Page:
24 January 2006
A recent working paper by Oswald and Powdthavee argues that having daughters makes parents more left-wing. Using a decade worth of panel data, it seems that support for Labour in Britain is positively correlated with having daughters versus sons. This effect holds even after controlling for family size. Our political economy discussion group was fascinated by the idea that children could affect their parents' attitudes rather than the other way around. One of the concerns raised was that the "fertility stopping rules" might be different for liberals and conservatives if the latter values boys more. See Andy Gelman's discussion of this issue in his December 27th post (scroll down). An earlier paper by Dahl and Moretti discussed in our lunch argued that father prefer boys. As a result, there are more single mothers with girls than should be expected. We were also concerned that the analysis tosses out respondents without a party affiliation. In the U.S. most of the short-run change in party affiliation is in shift between independents and partisans rather than the more dramatic shift from Conservative to Labour.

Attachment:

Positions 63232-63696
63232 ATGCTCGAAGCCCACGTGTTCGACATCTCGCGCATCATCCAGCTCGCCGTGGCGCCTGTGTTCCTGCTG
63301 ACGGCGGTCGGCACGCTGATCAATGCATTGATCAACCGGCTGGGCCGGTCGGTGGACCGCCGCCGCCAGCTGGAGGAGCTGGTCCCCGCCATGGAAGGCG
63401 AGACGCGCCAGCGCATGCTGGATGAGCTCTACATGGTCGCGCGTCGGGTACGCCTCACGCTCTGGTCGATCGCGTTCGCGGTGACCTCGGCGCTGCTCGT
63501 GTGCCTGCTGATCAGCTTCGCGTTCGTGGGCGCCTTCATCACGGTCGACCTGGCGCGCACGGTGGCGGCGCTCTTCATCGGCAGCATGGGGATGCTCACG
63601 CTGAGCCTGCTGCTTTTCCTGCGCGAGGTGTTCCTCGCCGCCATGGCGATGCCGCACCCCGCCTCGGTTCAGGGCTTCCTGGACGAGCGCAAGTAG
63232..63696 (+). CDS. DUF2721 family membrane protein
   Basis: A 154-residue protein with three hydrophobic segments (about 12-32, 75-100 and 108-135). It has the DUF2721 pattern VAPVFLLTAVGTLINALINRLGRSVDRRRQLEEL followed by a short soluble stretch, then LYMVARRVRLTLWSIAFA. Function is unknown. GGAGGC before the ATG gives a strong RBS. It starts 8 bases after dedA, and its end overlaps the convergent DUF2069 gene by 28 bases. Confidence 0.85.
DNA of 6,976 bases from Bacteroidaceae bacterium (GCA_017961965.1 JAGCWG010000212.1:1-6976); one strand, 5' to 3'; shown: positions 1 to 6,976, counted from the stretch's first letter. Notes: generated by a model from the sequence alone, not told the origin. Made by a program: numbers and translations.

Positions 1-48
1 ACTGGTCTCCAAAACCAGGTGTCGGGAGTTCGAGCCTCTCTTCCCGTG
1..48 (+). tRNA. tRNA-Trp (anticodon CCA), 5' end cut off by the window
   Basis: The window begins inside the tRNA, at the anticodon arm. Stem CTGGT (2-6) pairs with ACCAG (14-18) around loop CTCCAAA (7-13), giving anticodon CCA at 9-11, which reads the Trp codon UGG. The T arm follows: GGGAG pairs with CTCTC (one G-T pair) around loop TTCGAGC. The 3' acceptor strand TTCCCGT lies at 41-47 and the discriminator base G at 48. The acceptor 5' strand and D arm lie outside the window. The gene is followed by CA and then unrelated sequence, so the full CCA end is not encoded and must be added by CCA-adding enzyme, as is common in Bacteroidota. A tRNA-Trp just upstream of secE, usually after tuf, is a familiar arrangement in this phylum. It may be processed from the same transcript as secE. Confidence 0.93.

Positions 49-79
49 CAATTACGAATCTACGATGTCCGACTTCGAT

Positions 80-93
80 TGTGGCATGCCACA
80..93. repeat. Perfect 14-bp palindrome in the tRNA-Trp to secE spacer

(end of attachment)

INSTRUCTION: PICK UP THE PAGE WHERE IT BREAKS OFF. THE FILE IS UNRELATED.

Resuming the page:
Posted by Barry Burden at January 24, 2006 1:32 PM
There's also some research into Members of Congress which echoes these findings. Ebonya Washington has a paper (pdf) which suggests that the more daughters a Representative has, the more likely they are to take a liberal position on bills concerning reproductive rights.
Posted by: Phil Jones at January 24, 2006 5:52 PM
hopefully there will be follow-up research that includes the independents in the counts (that is if some phd candidate has not yet taken up the project)
Posted by: jack foreman at January 31, 2006 1:55 PM